For time immemorial, forecasting the weather was simple. Fluffy clouds meant you could hunt mammoths all day with the sun to your back. A swollen knee indicated the heavens were about to open up, and you’d best get back in the cave. But somehow, by the 19th century, an obscure group of farmers could tell you everything you needed to know for an entire winter, and you’d believe them.

Nowadays, like so many things, the weather forecast has become more complicated, for better or for worse.

Tastes like snake oil. Photo by Steve Ogle

We check for upcoming conditions on our phones and computers, so we know what to expect on the slopes, or how many chiropractic visits we’ll need after shovelling the driveway. Although these publicly accessible resources—basically a bunch of websites—appear basic, there is a growing amount of intricate science involved in predicting the weather. So things must be becoming more precise, right? Nope.

Most Canucks rely on a dumbed-down Environment Canada six-day forecast, which is moderately accurate, except if you live in the mountains, where skiing happens. One or two days might be reliable, but beyond that, there’s no sense in planning a road trip to chase down a storm. But because chasing storms is basically living the skiing dream, we still defiantly search for more specific mountain forecasts to match our deepest desires: a copious amount of snow.

For optimists, is a good bookmark, since it covers the ski resorts (but also its own proverbial ass) by laying out dubious sun, snow and cloud icons—a healthy mix of everything, every day, that you can interpret at will. For mystics, 2018 marks the 100th anniversary of the Farmer’s Almanac, the precursor to our foolhardy need to forecast so far in advance. It’s a periodical whose annual distribution exceeds four million copies, which is more than any ski magazine, including this one. According to Almanac readers, more than 80 per cent of predictions are accurate, which, if you consider their ridiculously long-range time frame (as far out as two years), is nonsensical. To be sure, the Almanac should be taken with a very large grain of salt—incidentally, something that can predict relative humidity better than the Almanac itself. Although blanket weather statements for an entire season are, of course, preposterous, the Almanac doesn’t act alone in this regard. We’ve all seen the online weather graphs released in September showing red zones in places like Mount Baker, where (surprise!) it’s going to snow like crazy. Still, people react in sheep-like fashion—just listen for skiers regurgitating meteorological snake oil at your local coffee shop.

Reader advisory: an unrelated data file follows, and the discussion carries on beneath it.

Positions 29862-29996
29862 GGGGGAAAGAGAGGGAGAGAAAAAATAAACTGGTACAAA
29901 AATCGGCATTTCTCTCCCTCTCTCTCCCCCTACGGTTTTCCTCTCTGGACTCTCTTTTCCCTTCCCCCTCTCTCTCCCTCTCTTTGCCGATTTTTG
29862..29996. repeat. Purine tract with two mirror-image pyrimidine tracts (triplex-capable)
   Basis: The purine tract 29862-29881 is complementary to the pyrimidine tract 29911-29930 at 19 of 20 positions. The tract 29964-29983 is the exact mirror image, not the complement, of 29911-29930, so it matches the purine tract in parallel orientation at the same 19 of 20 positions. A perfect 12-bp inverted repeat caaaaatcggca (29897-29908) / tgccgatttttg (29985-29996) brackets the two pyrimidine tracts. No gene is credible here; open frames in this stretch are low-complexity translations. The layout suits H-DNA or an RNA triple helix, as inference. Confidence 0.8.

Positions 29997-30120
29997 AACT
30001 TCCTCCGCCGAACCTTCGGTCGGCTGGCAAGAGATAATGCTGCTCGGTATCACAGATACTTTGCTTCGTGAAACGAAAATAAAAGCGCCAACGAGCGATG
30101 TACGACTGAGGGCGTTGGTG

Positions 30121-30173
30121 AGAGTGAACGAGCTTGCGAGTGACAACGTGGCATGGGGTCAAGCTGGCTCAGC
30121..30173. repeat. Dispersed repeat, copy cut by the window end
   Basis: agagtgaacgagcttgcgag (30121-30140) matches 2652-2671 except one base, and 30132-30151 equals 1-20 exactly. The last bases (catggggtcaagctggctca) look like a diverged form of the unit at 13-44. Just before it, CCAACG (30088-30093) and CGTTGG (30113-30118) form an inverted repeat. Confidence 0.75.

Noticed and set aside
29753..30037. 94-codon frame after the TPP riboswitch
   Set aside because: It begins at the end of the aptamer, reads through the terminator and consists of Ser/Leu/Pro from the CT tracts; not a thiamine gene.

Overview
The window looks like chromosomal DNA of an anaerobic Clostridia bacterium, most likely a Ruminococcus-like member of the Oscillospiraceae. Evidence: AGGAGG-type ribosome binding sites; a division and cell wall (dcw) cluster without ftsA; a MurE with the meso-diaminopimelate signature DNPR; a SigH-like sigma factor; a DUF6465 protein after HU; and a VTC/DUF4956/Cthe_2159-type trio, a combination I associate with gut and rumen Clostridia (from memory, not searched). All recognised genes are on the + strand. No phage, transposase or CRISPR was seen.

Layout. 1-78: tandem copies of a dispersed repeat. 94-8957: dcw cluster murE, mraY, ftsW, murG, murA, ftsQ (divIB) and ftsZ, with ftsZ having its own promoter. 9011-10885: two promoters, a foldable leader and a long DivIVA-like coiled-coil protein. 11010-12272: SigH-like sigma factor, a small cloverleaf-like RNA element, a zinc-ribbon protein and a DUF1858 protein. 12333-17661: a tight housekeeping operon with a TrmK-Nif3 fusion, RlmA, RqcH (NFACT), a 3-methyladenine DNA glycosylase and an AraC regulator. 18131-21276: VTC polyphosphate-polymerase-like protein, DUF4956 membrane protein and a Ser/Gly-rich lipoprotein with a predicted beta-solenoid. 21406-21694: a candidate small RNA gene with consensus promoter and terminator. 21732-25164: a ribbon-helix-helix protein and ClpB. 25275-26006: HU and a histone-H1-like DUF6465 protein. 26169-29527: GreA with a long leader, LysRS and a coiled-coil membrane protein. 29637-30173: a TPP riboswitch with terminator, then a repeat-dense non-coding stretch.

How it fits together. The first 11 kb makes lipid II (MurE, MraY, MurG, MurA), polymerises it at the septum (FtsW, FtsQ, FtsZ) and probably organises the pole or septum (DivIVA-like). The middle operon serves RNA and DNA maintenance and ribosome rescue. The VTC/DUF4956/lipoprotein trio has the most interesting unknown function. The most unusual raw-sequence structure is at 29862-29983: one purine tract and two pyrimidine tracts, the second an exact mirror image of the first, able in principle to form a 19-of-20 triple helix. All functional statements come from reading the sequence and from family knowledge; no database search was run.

Obviously, it’s difficult not to be cynical about predicting the weather. But there is hope. For those who immerse themselves fully into winter, checking the weather is overrated and at times redundant. In fact, a subset of skiers has been using the “look outside” technique for generations. These are the diehards who wake up early to see how much snow fell on their car, the five-year-old licking up massive flakes, or—best of all—the folks who hedge their bets by showing up for first chair every day, regardless of the forecast.

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